The introduction of the GST has been the source of confusion over taxes in many different sectors, but salaried employees have largely remained unaffected. However, a tax authority's judgment in Kerala has triggered a speculation on how employer-to-employee services at workplace need to be taxed.
The Authority of Advance Ruling in Kerala has given a ruling to levy GST on the amount charged by employers for canteen food given to employees. On a plea made by Caltech Polymers Pvt. Ltd, the Authority was asked to clarify whether recovery of food expenses from employees for the canteen provided by company comes under the definition of outward supplies and if it would be taxable under the GST Act. The Authority ruled that it came under outward supplies and should be brought under the ambit of GST.
This was despite the fact that the employer was carrying out this activity without any profit, and providing canteen food to employees was not a business activity. The ruling said: "Even though there is no profit as claimed by the applicant on the supply of food to its employees, there is 'supply' as provided in Section 7(1 )(a) of the GST Act, 2017. The applicant would definitely come under the definition of 'Supplier' as provided in sub-section (105) of Section 2 of the GST Act, 2017."
The order is likely to give rise to some difficulties in its implementations. "This will not only increase the compliance burden, but may lead to reduction in earnings or facilities to the employees or increase in cost to employers. Employer-Employee are considered to be related parties and deciding value of transactions between them will be a task. Further, the rate of GST on this kind of supply is under consideration" says Archit Gupta, Founder & CEO ClearTax. In many cases employers give some subsidy on the food items. This subsidy is further likely to complicate issues related to valuation of the supply.
The logic behind the order related to GST on canteen food can also be applied to many other reimbursements. It can, in fact, be taken as a precedent to bring many reimbursements under the GST following the same logic. Many reimbursements such as home rentals, telephone charges, medical expenses, transportation, uniform charges which are likely to be affected by this decision.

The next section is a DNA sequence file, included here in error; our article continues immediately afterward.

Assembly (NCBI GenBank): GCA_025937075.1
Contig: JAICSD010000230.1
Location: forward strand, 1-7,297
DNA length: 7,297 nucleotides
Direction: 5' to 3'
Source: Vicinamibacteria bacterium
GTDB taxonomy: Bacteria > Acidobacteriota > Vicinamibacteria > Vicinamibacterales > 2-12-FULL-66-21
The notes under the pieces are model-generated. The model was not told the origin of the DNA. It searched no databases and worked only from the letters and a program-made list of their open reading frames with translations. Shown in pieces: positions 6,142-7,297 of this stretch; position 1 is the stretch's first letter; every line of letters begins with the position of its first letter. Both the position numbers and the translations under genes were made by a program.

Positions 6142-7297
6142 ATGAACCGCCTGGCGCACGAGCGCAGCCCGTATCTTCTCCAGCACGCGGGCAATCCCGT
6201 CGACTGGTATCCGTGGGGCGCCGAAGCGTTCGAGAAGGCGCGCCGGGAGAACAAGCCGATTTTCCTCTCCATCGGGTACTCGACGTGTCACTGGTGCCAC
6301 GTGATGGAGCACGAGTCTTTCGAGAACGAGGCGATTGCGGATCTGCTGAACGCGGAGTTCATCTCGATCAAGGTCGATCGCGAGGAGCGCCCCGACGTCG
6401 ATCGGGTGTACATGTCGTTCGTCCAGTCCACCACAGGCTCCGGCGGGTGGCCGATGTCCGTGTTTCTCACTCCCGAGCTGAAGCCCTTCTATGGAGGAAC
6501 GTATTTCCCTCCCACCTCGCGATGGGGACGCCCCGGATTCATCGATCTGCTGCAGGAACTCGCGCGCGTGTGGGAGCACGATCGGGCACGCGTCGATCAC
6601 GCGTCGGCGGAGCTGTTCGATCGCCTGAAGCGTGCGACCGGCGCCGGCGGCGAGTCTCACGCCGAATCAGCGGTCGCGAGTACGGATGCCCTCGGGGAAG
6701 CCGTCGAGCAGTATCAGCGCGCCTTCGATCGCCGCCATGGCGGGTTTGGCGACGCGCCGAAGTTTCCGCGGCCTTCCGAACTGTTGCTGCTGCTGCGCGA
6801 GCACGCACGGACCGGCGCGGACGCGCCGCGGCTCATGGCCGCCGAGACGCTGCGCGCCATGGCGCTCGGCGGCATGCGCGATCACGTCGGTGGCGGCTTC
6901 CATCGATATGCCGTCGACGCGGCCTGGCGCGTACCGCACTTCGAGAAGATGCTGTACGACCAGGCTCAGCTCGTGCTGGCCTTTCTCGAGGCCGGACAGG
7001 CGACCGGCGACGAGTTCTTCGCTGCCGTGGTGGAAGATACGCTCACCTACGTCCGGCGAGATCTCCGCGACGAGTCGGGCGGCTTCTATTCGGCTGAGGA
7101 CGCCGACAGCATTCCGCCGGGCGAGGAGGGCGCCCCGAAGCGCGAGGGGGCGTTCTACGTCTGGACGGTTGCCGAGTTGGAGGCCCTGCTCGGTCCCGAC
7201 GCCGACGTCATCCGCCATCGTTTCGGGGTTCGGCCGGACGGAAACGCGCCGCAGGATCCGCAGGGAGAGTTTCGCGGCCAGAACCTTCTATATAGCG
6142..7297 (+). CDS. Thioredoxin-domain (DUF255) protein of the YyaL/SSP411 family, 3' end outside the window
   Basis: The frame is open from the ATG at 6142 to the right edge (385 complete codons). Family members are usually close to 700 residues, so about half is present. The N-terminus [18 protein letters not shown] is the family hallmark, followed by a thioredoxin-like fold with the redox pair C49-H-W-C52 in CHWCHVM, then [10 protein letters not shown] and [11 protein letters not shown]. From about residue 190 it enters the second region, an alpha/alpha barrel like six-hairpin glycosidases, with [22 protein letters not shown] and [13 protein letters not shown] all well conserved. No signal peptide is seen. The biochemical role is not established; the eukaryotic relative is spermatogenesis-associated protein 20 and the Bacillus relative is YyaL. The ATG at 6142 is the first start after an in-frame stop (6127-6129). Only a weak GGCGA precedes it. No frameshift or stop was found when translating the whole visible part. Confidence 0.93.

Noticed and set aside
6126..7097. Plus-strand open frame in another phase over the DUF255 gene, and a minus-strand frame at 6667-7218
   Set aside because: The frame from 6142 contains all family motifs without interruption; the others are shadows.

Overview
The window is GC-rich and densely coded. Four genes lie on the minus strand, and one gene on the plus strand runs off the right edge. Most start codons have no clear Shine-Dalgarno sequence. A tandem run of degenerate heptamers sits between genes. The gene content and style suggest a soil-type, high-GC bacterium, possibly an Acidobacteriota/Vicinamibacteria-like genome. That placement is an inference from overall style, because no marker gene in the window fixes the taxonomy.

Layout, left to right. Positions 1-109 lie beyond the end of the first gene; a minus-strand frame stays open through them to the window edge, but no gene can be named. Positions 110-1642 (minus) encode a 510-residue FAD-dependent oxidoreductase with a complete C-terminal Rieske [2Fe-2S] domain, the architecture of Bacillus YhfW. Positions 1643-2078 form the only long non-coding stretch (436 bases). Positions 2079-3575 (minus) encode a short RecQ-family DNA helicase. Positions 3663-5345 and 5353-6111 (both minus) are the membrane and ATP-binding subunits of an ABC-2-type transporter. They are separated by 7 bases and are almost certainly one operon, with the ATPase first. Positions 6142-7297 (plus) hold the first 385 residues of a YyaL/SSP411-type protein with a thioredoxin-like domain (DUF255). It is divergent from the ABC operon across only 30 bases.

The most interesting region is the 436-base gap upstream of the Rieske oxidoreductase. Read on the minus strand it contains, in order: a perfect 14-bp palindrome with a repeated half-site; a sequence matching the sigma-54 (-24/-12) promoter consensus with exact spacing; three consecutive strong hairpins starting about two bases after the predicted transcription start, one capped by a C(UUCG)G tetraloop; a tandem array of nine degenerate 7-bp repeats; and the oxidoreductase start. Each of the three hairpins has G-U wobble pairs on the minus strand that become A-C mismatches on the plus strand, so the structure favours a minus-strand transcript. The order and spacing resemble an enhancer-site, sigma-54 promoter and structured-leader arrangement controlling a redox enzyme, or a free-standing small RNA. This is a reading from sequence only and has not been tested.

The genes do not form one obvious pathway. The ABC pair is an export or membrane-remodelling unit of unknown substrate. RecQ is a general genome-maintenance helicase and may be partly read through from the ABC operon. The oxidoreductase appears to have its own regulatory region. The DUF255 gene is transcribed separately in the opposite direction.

"Given that this pertains to supplies from Employers to Employees, it may have wider ramification for all supplies. It depends on the interpretation taken by the department of this Ruling," Bipin Sapra, Tax Partner, EY India, said. "All other reimbursements will need to be looked at to see if they constitute supplies. Employers are likely to analyse all their transactions with their employees and see if there is a GST liability on them. They may choose to discontinue services, not charge for certain services or allow the employees to bear the extra GST cost."
As a consequence of the new rule to save taxes, employers may stop charging employees and look for alternatives to save taxes. "To avoid this levy the companies may stop charging for the supplies and this may affect the salary structure of the employees," says Gupta.
Will the employees eventually bear the burden of this tax?
Gupta says "Employees could talk to their HR and restructure their package in such a way that none of the expenses are reimbursements. When these services are provided free of charge as part of a contractual agreement between employee and employer it won't attract GST. However, this will only work when the employer has paid the applicable GST on these supplies."
Ultimately the issue has to be decided by the GST Council whether they will consider expanding the scope of items. "Just like in the pre-GST era, an exemption notification can reduce the impact to a large extent." adds Gupta. The next meeting of GST council will be crucial to see if the council decides to exempt such reimbursement from the ambit of GST to bring relief to salaried class.